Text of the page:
Tuesday, 23 March 2010

0 vs NULL in C++

Just thought I'd drop a line.

Consider this snippet:
1 #include <stddef.h> // NULL macro
2 void foo(int);
3 void foo(void*);
4 int main()
5 {
6     foo(0);
7     foo(NULL);
8 }
Compiling it gives an error on line 7:
[max@truth test]$ g++ -Wall -o test test.cc
test.cc: In function ‘int main()’:
test.cc:7: error: call of overloaded ‘foo(NULL)’ is ambiguous
test.cc:2: note: candidates are: void foo(int)
test.cc:3: note:                 void foo(void*)
Why is the error? Is NULL different from 0 in C++? Let's check it out:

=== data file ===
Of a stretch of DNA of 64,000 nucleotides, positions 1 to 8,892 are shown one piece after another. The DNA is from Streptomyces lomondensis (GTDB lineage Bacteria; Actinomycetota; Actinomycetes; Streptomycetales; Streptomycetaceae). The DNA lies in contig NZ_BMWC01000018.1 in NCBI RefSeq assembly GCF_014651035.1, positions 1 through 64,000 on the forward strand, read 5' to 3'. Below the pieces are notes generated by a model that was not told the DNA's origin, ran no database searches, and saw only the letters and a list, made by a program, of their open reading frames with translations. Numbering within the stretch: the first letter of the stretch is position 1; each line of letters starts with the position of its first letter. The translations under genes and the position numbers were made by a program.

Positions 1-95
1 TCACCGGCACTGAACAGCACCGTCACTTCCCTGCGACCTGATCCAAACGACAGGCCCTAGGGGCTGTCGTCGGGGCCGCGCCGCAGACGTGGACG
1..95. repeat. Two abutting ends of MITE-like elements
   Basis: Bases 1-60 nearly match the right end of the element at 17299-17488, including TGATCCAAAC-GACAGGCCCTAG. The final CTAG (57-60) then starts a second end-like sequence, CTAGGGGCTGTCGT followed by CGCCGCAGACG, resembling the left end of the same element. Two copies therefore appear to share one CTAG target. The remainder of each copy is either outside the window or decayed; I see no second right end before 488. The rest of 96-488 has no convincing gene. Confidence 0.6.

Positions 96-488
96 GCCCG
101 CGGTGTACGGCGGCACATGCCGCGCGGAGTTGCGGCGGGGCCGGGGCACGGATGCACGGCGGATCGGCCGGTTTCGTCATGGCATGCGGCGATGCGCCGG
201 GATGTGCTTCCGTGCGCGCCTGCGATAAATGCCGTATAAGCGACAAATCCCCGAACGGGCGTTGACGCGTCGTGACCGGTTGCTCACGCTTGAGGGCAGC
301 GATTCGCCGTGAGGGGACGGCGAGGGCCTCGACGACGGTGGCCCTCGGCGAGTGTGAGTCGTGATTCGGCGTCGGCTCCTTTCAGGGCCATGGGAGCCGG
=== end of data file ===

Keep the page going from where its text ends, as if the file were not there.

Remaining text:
[max@truth test]$ g++ -E -dD -Wall test.cc | grep NULL
#undef NULL
#define NULL __null
#undef __need_NULL
So, NULL is defined as a gcc keyword __null. The difference between __null and integer constant 0 is that 0 converts to int more easily than to a pointer, hence foo(0) calls foo(int). Whereas __null is not an integer constant and converts to int and a pointer equally easy, so that the compiler can not figure the best overload of foo() from a set of viable functions foo(int) and void(void*).

Using NULL can be helpful in C++ with function overloading, when 0 can silently convert to int where conversion to a pointer is expected.

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